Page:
Snow-bound: a winter idyl by American poet John Greenleaf Whittier is the Special Collections featured book for December 2013. Snow-bound is a long narrative poem Which takes place in what is today known as the John Greenleaf Whittier Homestead, which still stands in Haverhill, Massachusetts. The poem chronicles a rural New England family as a snowstorm rages outside for three days. Stuck in their home for a week, the family members exchange stories by their roaring fire.
Whittier began the poem originally as a personal gift to his niece Elizabeth as a method of remembering the family. Nevertheless, he told publisher James Thomas Fields about it, referring to it as “a homely picture of old New England homes”. Snow-Bound was first published as a book-length poem on February 17, 1866 and was, to Whittier’s surprise, financially successful. By the summer after its first publication, sales had reached 20,000, earning Whittier royalties of ten cents per copy. He ultimately collected $10,000 for it. Its popularity also led to the home depicted in the poem being preserved as a museum in 1892.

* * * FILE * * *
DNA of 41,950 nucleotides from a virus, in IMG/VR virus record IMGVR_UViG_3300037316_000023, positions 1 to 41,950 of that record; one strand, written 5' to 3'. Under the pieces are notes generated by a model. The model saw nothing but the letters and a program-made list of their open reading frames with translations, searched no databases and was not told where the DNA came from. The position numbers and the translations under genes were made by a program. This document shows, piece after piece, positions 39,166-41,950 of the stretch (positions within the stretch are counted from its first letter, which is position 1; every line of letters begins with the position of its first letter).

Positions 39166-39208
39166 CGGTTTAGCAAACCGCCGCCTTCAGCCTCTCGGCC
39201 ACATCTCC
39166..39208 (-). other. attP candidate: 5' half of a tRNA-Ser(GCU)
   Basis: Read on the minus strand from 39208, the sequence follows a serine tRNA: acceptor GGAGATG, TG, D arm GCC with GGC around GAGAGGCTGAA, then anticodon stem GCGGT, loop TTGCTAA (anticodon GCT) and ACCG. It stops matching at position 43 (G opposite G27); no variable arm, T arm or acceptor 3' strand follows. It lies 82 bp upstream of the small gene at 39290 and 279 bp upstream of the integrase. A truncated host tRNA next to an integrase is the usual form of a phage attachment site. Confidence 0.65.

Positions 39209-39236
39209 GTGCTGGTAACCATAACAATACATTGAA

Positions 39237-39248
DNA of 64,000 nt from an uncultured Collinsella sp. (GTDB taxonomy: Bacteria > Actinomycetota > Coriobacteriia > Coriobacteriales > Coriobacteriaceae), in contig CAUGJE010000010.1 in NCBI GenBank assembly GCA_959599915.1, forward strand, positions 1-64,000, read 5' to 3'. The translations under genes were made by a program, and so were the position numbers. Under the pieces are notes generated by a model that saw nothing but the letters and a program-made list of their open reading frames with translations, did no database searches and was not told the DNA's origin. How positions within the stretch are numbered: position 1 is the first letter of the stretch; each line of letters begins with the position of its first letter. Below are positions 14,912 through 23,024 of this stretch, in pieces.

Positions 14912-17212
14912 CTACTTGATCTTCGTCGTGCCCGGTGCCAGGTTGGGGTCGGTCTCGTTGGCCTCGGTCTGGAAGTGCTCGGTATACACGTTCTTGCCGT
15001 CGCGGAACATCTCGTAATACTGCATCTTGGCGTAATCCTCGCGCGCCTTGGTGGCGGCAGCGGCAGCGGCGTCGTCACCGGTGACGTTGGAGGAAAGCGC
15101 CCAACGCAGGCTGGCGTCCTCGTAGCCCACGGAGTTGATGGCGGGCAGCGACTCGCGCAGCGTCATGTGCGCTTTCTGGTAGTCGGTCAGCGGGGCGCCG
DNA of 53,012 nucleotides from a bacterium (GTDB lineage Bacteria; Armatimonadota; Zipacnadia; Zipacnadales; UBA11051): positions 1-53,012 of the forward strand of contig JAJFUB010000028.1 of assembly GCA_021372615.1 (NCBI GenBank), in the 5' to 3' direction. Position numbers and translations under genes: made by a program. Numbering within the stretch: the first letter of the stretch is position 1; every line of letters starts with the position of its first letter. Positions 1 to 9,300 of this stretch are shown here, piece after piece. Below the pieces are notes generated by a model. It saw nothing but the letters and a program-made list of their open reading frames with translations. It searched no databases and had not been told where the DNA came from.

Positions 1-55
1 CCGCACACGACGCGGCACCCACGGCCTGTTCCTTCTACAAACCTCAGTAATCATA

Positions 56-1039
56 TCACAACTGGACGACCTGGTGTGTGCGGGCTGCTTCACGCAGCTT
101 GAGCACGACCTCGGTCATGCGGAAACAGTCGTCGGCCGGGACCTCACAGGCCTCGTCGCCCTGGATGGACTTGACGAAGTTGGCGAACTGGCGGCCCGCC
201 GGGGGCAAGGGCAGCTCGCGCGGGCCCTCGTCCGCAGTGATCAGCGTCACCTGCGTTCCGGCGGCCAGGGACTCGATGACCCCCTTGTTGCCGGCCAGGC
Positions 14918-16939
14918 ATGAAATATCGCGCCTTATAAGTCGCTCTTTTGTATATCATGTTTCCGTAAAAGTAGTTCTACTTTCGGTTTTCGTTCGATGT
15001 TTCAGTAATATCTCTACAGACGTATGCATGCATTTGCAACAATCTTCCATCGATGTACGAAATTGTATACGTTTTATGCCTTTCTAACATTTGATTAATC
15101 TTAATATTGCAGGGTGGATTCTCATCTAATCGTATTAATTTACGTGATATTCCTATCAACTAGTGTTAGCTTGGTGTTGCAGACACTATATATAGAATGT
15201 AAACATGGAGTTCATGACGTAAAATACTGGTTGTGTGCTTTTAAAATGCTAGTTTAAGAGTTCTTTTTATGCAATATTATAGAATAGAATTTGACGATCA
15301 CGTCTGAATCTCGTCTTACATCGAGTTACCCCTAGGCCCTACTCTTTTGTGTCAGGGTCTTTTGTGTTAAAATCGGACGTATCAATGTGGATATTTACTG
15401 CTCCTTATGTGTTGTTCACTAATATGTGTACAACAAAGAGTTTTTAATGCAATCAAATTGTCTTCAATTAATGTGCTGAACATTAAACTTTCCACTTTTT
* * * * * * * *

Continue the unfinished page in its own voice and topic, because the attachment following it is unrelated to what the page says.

The 1866 edition of Snow-Bound is housed in the Binghamton University Libraries Special Collections located on the second floor of the Bartle Library (off of the North Reading Room).